New France was administered as a French
province. Office holders were appointed by the King and
dismissed if they did not perform to the King’s satisfaction.
The chief colonial officer was the governor-general, based in Quebec.
He was a military man and a member of the noblesse d’épée and
was responsible for
law and order and military forces. There were also local governors in Montreal, Trois-Rivieres, and Acadia. New France had a substantial
The Intendant was the chief provincial administrator,
responsible for finance, economic development, justice, civil
administration. He often was a member of the noblesse de robe.
An effort was made
to bring bureaucratic efficiency and centralized control to
distant provinces. The intendant was seconded by a large
administration was completed by the Sovereign Council, an appointed body modeled on the provincial
parliaments of France. The Council was made up of the governor,
the intendant and the bishop, an attorney-general (a member of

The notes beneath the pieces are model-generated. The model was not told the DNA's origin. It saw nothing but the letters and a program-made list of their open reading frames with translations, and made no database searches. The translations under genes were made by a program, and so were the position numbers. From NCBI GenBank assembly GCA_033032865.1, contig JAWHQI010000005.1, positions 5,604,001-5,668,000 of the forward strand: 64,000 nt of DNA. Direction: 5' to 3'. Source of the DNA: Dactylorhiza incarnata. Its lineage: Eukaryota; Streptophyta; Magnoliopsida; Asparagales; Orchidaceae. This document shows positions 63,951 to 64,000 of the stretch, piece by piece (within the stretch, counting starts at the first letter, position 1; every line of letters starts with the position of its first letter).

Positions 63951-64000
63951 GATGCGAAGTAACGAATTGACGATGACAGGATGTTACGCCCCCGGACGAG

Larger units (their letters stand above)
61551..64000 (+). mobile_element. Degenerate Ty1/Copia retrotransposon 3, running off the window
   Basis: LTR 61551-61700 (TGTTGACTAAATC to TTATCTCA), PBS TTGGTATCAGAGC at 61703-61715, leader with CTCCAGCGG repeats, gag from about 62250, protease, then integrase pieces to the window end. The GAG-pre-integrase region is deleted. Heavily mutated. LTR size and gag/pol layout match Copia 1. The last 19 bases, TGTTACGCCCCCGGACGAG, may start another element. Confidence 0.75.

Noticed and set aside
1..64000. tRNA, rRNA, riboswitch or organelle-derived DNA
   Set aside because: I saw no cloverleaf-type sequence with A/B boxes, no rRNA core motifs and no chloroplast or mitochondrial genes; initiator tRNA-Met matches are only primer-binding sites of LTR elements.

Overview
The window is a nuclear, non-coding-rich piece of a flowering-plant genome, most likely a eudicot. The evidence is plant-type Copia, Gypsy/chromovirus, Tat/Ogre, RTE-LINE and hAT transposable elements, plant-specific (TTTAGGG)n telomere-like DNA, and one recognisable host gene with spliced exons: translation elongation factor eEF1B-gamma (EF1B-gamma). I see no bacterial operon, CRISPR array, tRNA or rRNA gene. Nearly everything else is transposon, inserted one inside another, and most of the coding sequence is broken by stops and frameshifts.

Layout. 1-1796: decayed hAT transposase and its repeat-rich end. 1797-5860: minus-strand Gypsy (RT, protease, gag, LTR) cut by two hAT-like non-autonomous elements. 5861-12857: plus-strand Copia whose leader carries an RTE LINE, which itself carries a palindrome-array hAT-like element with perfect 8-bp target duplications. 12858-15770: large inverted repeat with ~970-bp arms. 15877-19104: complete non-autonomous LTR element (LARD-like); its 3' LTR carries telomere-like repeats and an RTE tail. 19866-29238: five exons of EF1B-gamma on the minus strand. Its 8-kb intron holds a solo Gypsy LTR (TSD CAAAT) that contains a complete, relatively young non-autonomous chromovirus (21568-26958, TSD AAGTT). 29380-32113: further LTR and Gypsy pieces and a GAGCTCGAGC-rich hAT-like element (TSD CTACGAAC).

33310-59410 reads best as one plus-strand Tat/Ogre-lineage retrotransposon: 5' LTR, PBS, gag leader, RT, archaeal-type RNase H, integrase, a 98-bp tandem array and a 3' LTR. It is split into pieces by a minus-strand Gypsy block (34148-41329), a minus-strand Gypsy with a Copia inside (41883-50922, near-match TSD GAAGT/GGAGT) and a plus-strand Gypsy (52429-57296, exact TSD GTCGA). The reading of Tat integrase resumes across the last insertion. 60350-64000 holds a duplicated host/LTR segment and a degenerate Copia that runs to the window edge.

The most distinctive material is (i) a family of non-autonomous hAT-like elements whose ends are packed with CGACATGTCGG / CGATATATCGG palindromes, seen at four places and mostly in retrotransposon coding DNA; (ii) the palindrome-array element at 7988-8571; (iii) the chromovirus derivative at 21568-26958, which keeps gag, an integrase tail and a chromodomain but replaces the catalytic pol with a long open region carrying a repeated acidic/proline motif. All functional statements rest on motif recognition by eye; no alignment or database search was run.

the Paris Bar) and 5 other councilors (12 after 1703) chosen
among the seigneurs or prominent citizens The Council served as
the court of appeal for criminal and civil cases It also had an
administrative purpose to regulate commerce and enforce the
King’s edicts in the colony.
The political system was conservative, with
power exercised by a social elite. There was no notion of an authority
emanating from the people. Yet the habitants were encouraged to report
problems to their superiors and occasionally consultative
assemblies were organized to settle the concerns of the governed.
The paternalistic system of New France allowed a sympathetic response of royal authority
when special problems linked to frontier conditions occurred.
Habitants in New France were granted exceptions from the general
rules prevailing in France and spared the crushing taxation
imposed on the people of France. At the local level, the
people's leaders were the Captains of the Militia, well-respected habitants with
military experience who organized their neighbors for
self-defense and local work, and represented them in relation
with higher authority.
Louis XIV chose the Custom of Paris as law of
the colony. Royal courts were established in Quebec, Trois-Rivières,
Montreal. They dealt with both civil cases and criminal cases,
following the procedures and sentences used in Paris. Habitants
disliked harsh punishment, which set them apart from the general
European enthusiasm for public punishment (for example,
carpenters in New France refused to build pillories or gallows).
This was due to the strong sense of community born from the small
number of immigrants and shared frontier experience.